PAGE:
We freak out at the possibility of fainting, but make an effort to be unconscious for seven to eight hours every night. And we love watching videos of people destroying things.

There might be no online network that showcases the weird habits of human beings better than YouTube. With 300 hours of video uploaded to the site every minute, there are abundant opportunities for our weird to show. And there’s a video to satisfy any curiosity or off-the-beaten-path interest one might have.

But these niche communities aren’t as niche as one might think. Unusual internet phenomena run rampant on YouTube, soaring in popularity before you can utter the word ‘viral.’ To try and understand what makes video content skyrocket in views, we took a look at some YouTube sensations you might not have known were popular, and found key lessons you can use for your own marketing strategies—weirdness encouraged, but not required.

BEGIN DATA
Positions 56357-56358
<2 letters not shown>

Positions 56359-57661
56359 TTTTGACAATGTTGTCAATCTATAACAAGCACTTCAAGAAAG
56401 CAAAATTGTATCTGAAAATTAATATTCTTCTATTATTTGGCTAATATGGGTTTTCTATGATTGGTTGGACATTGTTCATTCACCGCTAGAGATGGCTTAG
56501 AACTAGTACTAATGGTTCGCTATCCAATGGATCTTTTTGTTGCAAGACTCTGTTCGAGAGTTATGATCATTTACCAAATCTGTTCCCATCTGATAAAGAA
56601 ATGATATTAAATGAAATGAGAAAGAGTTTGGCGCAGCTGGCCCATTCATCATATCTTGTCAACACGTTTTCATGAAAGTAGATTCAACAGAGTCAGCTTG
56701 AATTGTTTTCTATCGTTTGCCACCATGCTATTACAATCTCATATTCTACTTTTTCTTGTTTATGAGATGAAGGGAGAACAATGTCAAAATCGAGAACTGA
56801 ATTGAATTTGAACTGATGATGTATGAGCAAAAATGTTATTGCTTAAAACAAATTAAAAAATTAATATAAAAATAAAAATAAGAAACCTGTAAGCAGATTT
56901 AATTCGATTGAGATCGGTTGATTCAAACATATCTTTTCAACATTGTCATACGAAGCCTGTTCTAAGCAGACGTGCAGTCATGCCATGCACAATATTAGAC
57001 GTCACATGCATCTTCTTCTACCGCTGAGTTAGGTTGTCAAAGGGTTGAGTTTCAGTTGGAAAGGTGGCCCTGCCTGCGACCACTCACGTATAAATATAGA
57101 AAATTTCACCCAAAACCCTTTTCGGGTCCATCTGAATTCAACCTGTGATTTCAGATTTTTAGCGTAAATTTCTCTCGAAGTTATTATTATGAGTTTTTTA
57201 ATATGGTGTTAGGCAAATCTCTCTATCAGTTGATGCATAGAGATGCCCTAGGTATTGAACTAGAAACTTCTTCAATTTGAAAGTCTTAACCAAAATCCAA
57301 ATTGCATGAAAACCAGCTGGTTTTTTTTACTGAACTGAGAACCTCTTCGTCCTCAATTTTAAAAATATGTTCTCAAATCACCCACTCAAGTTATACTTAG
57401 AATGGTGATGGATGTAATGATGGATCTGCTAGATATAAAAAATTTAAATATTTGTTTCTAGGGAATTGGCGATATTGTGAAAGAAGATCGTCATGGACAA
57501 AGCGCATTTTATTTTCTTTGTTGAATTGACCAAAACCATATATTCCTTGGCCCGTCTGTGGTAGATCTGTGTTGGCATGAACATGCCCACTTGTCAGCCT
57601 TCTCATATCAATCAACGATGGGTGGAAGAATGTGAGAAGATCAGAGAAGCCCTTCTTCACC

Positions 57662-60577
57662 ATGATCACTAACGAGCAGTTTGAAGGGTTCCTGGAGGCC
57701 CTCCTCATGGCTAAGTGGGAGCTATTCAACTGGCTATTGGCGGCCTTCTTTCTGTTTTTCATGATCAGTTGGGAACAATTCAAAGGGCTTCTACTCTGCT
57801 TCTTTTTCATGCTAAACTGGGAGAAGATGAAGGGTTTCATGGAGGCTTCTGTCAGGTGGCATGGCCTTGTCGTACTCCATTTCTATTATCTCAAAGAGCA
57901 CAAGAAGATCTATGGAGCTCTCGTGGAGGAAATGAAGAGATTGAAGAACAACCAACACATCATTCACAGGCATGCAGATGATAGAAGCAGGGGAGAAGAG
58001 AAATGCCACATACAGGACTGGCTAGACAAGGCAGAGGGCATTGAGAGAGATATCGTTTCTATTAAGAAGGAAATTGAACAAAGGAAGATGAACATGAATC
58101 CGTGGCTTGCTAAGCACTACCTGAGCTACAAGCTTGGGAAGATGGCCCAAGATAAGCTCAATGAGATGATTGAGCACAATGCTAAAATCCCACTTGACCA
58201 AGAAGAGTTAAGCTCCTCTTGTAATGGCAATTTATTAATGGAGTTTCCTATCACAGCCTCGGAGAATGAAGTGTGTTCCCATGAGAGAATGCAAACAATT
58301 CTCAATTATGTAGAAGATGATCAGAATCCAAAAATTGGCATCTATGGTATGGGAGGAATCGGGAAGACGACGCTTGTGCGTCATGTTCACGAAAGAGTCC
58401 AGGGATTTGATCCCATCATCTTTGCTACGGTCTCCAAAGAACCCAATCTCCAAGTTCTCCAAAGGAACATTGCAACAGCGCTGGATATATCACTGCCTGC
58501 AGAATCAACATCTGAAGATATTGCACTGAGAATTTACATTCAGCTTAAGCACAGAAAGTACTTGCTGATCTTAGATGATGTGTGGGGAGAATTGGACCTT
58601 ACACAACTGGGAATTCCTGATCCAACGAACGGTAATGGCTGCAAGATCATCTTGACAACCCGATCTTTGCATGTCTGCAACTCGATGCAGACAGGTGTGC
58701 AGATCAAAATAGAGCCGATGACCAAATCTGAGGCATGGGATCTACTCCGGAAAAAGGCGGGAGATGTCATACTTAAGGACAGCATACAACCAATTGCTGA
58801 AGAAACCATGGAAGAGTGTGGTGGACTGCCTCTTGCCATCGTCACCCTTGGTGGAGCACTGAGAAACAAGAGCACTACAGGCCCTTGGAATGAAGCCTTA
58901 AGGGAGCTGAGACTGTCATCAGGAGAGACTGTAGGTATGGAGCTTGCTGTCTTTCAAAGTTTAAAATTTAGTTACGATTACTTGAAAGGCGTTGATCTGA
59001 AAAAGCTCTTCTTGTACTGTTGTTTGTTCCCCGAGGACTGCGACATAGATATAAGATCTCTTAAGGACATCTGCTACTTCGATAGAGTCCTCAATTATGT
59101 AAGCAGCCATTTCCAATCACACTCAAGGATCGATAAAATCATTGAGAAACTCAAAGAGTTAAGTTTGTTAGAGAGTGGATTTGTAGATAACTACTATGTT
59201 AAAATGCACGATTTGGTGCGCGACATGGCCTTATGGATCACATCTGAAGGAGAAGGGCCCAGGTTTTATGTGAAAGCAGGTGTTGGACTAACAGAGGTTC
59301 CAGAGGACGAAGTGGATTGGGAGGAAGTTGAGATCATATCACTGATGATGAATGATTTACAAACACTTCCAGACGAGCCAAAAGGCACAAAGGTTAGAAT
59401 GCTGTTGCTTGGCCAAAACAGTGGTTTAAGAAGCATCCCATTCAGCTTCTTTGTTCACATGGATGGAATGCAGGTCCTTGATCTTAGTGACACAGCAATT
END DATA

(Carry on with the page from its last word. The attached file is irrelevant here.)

What’s in my bag?

5 Things You Didn’t Know Were Popular on YouTube
Key video approach: Behind-the-scenes content
This YouTube phenomenon includes popular fashion, beauty, or lifestyle vloggers showcasing the contents of their bags. While a seemingly mundane topic, there is a mammoth interest in these types of videos. As blogger Ink and Leathers explains, “I’m intrigued by the banality of the videos, of seeing strangers show me their favorite type of chewing gum, or a pen that they stole from a doctor’s office, or the scrap of fabric from that dress fitting six months ago.”